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Re: Suggestions regarding a PCI-X card.

On 2/13/2012 7:26 PM, Dan Serban wrote:
> Hello all,
> I have recently upgraded my Tyan S2885 motherboard and repurposed it to
> become a file server.  In doing so, I picked up a Supermicro SAT2-MV8 which
> is based on a Marvell chipset.  So far everything comes up good, an
> am planning on 16 hard drives total, the first 4 that I've hooked up for
> vetting and benchmarking work well.

This is an 8 port card, so 16 drives will require 2 cards.  Unless you
plan to connect 4 SATA drives and 4 EIDE drives to the mobo ports...ick

> One thing that's come to my attention before I go forward is that when I
> run lspci -vv, I've noticed this:
>  # lspci -vv -s 03
> 03:03.0 SCSI storage controller: Marvell Technology Group Ltd. MV88SX6081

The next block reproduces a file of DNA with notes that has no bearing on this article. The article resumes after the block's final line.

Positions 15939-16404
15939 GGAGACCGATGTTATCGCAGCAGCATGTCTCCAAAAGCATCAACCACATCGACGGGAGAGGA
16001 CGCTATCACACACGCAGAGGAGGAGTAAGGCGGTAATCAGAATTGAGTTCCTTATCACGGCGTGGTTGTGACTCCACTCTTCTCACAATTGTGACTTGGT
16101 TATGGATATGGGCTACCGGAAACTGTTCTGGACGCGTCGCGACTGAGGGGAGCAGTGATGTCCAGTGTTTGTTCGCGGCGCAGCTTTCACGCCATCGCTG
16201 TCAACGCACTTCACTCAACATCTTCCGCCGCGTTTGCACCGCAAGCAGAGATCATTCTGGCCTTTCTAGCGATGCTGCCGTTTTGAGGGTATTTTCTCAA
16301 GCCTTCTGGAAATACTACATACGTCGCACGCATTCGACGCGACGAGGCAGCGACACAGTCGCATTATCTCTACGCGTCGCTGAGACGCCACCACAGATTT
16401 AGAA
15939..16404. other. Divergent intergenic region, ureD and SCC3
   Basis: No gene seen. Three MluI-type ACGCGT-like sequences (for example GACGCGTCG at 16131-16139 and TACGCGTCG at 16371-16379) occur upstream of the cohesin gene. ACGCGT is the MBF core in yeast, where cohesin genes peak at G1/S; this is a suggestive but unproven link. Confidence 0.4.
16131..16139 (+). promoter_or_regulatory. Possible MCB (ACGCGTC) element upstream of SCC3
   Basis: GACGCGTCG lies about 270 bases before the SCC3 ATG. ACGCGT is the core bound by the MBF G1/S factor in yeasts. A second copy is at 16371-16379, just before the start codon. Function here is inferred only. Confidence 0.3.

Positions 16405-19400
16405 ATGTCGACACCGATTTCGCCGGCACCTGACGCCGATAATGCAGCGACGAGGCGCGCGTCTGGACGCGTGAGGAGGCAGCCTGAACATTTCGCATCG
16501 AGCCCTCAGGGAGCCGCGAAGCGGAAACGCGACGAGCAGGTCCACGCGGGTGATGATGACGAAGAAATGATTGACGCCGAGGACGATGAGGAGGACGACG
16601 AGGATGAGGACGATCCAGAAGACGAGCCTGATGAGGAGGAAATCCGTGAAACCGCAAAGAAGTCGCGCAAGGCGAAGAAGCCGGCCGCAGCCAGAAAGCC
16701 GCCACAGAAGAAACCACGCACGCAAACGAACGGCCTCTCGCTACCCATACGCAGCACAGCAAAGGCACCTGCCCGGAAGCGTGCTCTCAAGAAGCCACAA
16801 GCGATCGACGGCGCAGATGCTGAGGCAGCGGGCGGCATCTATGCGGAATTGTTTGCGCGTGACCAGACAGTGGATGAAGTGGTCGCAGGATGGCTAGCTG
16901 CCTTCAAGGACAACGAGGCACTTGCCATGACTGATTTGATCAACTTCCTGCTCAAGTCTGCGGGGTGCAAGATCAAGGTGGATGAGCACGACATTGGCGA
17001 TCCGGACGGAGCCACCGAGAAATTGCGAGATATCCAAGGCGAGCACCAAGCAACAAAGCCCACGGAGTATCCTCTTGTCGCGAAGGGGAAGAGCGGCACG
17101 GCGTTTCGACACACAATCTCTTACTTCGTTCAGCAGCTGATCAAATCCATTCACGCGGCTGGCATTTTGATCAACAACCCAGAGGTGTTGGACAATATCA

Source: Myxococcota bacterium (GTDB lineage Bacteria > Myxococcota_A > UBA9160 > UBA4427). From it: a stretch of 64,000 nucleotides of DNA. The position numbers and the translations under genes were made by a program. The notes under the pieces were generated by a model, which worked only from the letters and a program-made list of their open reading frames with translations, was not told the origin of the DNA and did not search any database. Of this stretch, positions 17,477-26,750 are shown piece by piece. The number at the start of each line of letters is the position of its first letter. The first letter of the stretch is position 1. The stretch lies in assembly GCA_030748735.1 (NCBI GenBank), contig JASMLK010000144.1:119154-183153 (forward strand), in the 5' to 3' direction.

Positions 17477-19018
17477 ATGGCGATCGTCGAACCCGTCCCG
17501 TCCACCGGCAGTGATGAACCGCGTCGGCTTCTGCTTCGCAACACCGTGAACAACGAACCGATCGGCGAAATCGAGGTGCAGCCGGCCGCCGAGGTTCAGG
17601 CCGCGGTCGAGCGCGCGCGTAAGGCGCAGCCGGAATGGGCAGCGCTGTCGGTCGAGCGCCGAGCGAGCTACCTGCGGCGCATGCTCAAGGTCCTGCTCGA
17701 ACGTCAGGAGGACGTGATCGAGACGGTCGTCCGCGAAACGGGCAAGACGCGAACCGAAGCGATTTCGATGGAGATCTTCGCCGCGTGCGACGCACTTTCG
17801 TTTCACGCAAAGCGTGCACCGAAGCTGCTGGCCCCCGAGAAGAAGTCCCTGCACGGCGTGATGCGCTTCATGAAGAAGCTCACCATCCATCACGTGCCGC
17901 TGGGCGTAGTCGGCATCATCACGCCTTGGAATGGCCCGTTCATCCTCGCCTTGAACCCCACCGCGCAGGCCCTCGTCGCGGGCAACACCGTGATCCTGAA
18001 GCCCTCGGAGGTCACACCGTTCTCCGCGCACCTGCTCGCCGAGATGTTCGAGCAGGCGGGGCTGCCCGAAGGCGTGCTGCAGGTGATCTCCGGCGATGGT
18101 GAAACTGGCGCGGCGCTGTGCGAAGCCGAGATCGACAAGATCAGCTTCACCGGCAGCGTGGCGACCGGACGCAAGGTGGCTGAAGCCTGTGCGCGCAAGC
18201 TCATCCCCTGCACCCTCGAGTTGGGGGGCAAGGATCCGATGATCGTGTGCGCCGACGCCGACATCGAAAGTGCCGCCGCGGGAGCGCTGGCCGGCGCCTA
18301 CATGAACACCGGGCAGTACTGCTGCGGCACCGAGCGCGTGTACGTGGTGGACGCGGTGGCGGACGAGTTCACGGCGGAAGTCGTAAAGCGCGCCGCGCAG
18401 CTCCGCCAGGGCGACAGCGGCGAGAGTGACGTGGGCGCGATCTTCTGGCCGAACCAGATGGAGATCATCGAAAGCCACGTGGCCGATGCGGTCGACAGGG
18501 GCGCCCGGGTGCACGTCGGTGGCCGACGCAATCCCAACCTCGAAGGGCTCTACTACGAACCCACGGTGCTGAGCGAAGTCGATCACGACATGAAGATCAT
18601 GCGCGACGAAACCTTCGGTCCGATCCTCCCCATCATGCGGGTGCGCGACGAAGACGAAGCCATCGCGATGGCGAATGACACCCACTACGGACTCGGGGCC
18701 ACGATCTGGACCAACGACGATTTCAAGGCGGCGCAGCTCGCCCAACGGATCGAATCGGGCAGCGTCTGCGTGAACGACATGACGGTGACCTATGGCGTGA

> 8-port SATA II PCI-X Controller (rev 09)
> --snip--
>         Status: Cap+ 66MHz+ UDF- FastB2B+ ParErr- DEVSEL=medium >TAbort-
>         <TAbort- <MAbort- >SERR- <PERR- INTx-

That "Status: Cap+ 66MHz+" is an lspci default for all PCI devices.
Ignore it.  I have a 12 year old Intel BX test system here, w/33MHz 5v
only PCI slots.  66MHz PCI hadn't even been invented yet.  But lspci says:

        Status: Cap+ 66MHz+ UDF- FastB2B+ ParErr- DEVSEL=medium
		TAbort- <TAbort- <MAbort- >SERR- <PERR- INTx-

> --snip--
>         Capabilities: [60] PCI-X non-bridge device
>                 Status: Dev=03:03.0 64bit+ 133MHz+ SCD- USC- DC=simple

This is what you trust:               ^^^^^^^^^^^^^^

It's running at 133MHz.

>                 DMMRBC=512 DMOST=4 DMCRS=8 RSCEM- 266MHz- 533MHz-

> Am I reading the above wrong?  

Yes, you were.

> Under capabilities is says Status as well,
> but earlier it's simply status.  So I'm wondering if the bus is at 66MHz
> and the card is somehow at 133?  I don't fully understand the output.

Look at the same lspci data for all your other PCI devices.

> From what I can tell, the card is running at 66MHz, though the